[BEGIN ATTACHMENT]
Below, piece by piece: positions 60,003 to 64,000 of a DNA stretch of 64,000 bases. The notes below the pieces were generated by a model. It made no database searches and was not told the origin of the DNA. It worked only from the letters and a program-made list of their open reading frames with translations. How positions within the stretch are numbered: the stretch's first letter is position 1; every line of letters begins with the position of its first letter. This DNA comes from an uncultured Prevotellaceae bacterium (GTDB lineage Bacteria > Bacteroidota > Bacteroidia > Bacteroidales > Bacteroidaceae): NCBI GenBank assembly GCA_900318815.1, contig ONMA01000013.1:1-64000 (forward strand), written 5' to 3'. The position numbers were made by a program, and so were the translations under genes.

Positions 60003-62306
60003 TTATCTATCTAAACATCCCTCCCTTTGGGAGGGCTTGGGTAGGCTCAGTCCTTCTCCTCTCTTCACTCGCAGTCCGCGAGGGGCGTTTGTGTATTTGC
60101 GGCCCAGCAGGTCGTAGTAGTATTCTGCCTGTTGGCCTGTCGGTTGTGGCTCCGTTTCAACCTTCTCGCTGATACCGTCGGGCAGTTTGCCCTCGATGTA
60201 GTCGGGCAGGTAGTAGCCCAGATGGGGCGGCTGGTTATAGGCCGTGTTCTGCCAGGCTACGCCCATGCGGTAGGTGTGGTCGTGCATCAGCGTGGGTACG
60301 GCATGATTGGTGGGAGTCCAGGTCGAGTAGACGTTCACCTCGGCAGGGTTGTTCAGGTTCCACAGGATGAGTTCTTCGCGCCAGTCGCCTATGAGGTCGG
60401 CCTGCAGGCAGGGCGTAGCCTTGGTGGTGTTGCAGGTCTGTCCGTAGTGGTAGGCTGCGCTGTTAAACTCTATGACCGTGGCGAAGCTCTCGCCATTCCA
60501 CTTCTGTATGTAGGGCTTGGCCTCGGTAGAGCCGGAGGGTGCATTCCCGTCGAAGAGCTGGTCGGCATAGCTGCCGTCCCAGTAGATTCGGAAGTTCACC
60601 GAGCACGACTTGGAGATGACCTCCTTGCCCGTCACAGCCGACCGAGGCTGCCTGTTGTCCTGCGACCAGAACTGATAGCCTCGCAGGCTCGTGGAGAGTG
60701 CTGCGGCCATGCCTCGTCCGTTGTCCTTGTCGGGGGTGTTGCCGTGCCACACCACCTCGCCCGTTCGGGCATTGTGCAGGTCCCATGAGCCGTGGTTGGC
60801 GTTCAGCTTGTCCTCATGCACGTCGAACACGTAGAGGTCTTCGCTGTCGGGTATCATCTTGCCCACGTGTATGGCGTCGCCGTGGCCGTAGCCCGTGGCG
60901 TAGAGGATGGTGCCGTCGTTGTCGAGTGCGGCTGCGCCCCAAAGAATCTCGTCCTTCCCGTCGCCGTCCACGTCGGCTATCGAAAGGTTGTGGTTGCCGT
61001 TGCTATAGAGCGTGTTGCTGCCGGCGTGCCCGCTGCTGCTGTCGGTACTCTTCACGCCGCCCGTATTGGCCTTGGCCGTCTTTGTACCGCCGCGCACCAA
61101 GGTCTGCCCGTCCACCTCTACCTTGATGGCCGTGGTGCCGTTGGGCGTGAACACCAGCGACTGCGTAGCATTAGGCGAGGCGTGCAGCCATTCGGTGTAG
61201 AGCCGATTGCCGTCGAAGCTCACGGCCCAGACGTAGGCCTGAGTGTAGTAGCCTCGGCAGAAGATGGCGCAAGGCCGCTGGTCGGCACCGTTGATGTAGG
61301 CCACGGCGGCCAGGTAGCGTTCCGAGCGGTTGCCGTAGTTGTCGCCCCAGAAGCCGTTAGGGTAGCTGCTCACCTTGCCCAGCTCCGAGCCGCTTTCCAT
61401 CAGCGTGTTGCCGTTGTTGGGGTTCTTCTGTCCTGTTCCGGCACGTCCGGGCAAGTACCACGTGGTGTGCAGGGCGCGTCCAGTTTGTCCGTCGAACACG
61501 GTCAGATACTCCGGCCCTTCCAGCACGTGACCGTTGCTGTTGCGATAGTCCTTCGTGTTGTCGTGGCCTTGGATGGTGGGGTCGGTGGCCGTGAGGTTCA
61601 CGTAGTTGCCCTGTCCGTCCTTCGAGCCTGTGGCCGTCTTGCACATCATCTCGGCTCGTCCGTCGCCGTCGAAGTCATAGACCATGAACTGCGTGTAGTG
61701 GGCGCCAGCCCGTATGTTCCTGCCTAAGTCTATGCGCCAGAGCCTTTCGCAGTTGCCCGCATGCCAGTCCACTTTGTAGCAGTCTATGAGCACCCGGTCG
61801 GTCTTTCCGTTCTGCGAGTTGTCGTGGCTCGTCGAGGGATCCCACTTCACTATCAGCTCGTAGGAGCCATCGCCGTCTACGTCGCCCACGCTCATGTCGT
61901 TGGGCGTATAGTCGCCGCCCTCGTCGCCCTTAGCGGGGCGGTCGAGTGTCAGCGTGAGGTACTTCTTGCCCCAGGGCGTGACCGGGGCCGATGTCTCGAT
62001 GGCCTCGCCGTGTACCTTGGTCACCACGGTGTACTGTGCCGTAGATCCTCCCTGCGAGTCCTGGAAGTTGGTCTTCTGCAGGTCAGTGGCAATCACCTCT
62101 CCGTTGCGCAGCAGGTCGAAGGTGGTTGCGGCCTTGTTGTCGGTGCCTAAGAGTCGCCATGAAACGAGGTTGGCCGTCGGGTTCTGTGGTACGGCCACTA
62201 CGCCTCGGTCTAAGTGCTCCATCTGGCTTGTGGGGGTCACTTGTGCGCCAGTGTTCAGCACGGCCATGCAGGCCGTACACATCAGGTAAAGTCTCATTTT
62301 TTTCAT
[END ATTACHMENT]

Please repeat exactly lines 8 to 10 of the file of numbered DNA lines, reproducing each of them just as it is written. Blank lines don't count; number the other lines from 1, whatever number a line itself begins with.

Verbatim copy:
60501 CTTCTGTATGTAGGGCTTGGCCTCGGTAGAGCCGGAGGGTGCATTCCCGTCGAAGAGCTGGTCGGCATAGCTGCCGTCCCAGTAGATTCGGAAGTTCACC
60601 GAGCACGACTTGGAGATGACCTCCTTGCCCGTCACAGCCGACCGAGGCTGCCTGTTGTCCTGCGACCAGAACTGATAGCCTCGCAGGCTCGTGGAGAGTG
60701 CTGCGGCCATGCCTCGTCCGTTGTCCTTGTCGGGGGTGTTGCCGTGCCACACCACCTCGCCCGTTCGGGCATTGTGCAGGTCCCATGAGCCGTGGTTGGC